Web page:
Managing Hypoglycemia

Hypoglycemia if not taken seriously can lead to grave consequences. Let’s learn how to prevent it.


To help prevent diabetic hypoglycemia:


Don't skip or delay meals or snacks.

If you take insulin or oral diabetes medication, be consistent about the amount you eat and the timing of your meals and snacks.


Monitor your blood sugar.

Depending on your treatment plan, you may check and record your blood sugar level several times a week or several times a day.Careful monitoring is the only way to make sure that your blood sugar level remains within your target range.


Measure medication carefully, and take it on time.

Take your medication as recommended by your doctor.


Adjust your medication or eat additional snacks if you increase your physical activity.

The adjustment depends on the blood sugar test results and on the type and length of the activity.


Eat a meal or snack with alcohol, if you choose to drink.

Drinking alcohol on an empty stomach can cause hypoglycemia.


Record your low glucose reactions.

This can help you and your health care team identify patterns contributing to hypoglycemia and find ways to prevent them.


Carry some form of diabetes identification so that in an emergency others will know that you have diabetes.

Use a medical identification necklace or bracelet and wallet card.

Diagnosis (hypoglycemia)


You can determine if you have low blood sugar by using a blood glucose meter — a small computerised device that measures and displays your blood sugar level. You have hypoglycemia when your blood sugar level drops below 70 mg/dL (3.9 mmol/L).8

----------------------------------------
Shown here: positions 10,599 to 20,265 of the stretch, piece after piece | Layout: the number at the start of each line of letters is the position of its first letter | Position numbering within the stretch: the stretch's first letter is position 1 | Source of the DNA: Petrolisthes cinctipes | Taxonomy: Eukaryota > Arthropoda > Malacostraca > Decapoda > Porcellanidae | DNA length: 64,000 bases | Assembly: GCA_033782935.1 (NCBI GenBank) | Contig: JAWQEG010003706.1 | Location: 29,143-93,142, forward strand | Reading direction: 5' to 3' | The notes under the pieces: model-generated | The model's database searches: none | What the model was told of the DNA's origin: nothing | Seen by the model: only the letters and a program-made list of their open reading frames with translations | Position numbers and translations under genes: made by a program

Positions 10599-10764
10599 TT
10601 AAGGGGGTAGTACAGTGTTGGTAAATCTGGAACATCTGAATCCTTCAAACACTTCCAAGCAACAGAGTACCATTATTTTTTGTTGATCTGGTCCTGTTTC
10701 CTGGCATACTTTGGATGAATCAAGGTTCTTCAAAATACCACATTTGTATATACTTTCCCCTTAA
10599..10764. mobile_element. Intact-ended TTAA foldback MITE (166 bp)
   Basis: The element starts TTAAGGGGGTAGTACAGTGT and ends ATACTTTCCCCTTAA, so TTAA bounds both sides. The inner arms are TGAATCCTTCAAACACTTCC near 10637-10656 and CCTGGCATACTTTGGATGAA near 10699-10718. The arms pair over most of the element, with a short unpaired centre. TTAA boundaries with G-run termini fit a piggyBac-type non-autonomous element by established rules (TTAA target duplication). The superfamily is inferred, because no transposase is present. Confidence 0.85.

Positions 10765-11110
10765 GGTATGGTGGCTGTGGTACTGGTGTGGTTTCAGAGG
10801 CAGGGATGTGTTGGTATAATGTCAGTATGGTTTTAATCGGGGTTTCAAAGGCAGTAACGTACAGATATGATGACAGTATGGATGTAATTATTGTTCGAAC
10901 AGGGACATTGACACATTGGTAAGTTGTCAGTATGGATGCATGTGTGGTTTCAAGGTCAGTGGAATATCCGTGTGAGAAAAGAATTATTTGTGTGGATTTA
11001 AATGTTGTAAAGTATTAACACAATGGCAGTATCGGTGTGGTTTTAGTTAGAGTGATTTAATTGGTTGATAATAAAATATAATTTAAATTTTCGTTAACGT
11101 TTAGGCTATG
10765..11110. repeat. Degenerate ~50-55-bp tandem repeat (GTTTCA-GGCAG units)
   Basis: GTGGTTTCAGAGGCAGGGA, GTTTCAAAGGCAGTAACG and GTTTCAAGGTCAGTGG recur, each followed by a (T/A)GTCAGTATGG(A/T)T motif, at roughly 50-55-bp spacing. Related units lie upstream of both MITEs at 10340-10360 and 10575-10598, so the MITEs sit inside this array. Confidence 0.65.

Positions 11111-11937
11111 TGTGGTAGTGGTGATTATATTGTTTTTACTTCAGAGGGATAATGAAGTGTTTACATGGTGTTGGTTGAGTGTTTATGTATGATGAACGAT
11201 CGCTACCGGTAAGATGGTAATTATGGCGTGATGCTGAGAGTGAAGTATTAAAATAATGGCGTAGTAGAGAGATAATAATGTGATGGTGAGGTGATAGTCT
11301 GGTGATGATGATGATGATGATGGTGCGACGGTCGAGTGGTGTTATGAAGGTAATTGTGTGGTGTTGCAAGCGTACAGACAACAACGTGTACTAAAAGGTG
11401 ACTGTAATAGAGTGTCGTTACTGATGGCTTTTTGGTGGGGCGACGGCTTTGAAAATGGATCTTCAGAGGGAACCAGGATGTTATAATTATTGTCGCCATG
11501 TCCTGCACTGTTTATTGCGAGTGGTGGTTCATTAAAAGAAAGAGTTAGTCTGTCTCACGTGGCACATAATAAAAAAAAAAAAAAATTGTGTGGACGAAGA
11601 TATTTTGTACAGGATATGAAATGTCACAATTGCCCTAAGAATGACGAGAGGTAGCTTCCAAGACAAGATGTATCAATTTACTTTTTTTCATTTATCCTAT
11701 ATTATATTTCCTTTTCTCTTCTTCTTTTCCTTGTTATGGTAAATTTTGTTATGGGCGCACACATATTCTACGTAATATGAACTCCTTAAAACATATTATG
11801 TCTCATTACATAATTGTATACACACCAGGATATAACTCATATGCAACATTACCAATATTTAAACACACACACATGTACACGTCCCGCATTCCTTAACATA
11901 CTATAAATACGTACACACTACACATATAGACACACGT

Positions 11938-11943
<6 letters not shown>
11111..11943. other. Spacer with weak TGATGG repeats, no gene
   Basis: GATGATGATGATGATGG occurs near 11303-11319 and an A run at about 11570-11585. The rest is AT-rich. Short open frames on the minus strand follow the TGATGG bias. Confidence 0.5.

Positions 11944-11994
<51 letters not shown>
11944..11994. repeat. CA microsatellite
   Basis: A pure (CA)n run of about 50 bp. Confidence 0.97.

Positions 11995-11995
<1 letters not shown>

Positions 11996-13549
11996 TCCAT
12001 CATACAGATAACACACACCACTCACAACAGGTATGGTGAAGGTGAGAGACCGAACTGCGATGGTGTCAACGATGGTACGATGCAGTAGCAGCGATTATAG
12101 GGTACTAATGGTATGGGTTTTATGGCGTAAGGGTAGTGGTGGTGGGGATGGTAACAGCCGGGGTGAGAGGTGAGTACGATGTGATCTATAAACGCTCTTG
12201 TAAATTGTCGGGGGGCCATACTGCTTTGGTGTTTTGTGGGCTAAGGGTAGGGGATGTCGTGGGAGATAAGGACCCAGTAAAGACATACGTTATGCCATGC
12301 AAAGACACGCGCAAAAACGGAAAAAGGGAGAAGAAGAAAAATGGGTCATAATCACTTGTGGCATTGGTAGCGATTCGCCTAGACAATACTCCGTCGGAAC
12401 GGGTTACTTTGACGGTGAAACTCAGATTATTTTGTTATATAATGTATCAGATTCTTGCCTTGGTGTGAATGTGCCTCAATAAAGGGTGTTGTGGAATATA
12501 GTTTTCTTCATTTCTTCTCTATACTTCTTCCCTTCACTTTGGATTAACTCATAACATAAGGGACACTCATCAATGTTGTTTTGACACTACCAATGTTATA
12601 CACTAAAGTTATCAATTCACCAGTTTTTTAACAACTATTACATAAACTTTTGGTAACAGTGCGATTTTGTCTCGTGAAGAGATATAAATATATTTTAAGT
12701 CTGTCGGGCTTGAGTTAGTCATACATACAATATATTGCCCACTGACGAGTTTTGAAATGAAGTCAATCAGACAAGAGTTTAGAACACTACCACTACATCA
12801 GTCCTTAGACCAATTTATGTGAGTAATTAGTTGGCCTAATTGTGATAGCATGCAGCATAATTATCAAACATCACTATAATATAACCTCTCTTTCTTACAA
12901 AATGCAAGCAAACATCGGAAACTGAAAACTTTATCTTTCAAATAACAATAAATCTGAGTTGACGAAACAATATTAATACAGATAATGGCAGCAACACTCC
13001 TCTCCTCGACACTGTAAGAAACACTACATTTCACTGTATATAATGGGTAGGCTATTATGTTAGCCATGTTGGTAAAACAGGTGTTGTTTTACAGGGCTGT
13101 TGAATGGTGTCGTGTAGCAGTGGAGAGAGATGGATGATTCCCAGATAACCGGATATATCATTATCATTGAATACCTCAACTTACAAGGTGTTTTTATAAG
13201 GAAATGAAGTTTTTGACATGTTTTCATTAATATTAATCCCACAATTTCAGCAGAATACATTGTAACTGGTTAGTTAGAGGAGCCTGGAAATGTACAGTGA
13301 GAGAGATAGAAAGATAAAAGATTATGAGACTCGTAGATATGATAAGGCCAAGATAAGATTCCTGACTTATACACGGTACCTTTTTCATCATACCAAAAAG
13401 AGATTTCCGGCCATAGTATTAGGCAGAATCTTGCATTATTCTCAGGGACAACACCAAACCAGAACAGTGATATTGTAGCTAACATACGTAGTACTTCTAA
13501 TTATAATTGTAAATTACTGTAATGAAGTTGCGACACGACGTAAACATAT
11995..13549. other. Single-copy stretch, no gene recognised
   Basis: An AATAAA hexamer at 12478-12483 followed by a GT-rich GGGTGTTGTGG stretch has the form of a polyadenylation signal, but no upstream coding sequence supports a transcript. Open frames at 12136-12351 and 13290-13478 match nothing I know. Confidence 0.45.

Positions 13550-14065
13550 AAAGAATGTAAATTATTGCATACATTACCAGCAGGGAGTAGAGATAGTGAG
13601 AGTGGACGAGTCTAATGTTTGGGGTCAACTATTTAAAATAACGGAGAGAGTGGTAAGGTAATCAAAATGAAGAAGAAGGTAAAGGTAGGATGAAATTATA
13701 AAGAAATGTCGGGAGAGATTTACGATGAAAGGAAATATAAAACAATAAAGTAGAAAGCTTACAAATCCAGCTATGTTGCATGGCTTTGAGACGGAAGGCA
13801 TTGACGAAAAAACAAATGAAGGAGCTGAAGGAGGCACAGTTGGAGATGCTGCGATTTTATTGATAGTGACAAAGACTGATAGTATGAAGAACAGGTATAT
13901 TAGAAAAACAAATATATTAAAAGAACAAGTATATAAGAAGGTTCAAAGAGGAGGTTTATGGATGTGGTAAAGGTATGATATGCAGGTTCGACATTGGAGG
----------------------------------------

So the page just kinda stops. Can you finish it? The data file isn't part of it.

Treatment (hypoglycemia)


Hypoglycemic management9

If you think your blood sugar may be dipping too low, check your blood sugar level with a blood glucose meter. Then eat or drink something that's mostly sugar or carbohydrates to raise your blood sugar level quickly. Foods with a lot of fat, such as chocolate, don't work as well. Examples of foods that will raise your blood sugar level quickly include:

  • Five to six pieces of hard candy
  • Four ounces (120 milliliters) of fruit juice or regular — not diet — soda
  • One tablespoon (15 milliliters) of sugar, jelly or honey
  • Four glucose tablets (available without a prescription at most pharmacies)
  • A serving of glucose gel (read the label for amount)

Check your blood sugar level 15 to 20 minutes after eating or drinking something to raise your blood sugar. If it's still too low, eat or drink something sugary. When you feel better, eat meals and snacks as usual.

If you have symptoms of low blood sugar but can't check your blood sugar level right away, then act as though you have hypoglycemia. You might want to carry at least one sugary item with you at all times.

It's also a good idea to wear a bracelet that identifies you as someone who has diabetes.


8. American Diabetes Association. Diagnosis and Classification of Diabetes Mellitus. Diabetes Care 2013: 36(Suppl 1): S67-S74.

9. Diagnosis and Classification of Diabetes Mellitus. Diabetes Care. 2013;37(Suppl 1):S81-S83. doi:10.2337/dc14-s081.